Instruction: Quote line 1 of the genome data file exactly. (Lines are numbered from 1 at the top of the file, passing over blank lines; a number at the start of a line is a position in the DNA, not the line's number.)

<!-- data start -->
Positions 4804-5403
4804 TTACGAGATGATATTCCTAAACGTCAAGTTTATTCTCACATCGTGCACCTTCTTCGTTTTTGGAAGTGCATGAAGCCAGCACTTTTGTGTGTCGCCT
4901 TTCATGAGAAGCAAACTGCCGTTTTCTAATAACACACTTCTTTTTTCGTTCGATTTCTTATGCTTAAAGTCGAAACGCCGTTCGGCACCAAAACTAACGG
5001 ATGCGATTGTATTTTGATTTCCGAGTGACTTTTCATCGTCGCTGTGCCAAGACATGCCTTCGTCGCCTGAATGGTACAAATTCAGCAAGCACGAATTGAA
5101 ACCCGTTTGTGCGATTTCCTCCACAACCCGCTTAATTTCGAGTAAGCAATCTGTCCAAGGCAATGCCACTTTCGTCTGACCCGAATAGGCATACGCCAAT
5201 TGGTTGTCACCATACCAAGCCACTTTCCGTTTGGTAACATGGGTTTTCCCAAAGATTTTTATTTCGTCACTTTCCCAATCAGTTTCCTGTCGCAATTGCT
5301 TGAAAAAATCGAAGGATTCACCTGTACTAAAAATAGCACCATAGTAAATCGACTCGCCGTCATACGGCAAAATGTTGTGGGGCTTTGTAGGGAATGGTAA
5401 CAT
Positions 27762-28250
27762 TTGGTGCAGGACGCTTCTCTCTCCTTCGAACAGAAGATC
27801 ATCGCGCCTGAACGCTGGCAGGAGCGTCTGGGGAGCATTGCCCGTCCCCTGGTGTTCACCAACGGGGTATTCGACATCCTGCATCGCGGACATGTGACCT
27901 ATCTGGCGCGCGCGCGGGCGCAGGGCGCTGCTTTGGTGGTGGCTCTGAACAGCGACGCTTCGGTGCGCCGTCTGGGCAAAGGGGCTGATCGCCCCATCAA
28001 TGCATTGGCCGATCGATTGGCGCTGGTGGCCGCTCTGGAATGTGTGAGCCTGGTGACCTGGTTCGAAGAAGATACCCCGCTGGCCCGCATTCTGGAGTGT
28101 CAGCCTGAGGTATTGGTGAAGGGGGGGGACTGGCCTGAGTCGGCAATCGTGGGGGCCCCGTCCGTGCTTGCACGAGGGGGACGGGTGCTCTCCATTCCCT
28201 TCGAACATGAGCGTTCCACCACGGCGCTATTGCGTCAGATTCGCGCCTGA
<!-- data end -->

Positions 4804-5403